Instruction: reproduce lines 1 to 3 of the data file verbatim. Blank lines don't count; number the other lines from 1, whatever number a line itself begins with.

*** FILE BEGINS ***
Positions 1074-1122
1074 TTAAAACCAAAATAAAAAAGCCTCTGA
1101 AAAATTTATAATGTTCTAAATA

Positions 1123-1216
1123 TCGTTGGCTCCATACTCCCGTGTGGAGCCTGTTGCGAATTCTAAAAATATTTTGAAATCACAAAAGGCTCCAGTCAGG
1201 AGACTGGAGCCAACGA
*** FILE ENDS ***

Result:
Positions 1074-1122
1074 TTAAAACCAAAATAAAAAAGCCTCTGA
1101 AAAATTTATAATGTTCTAAATA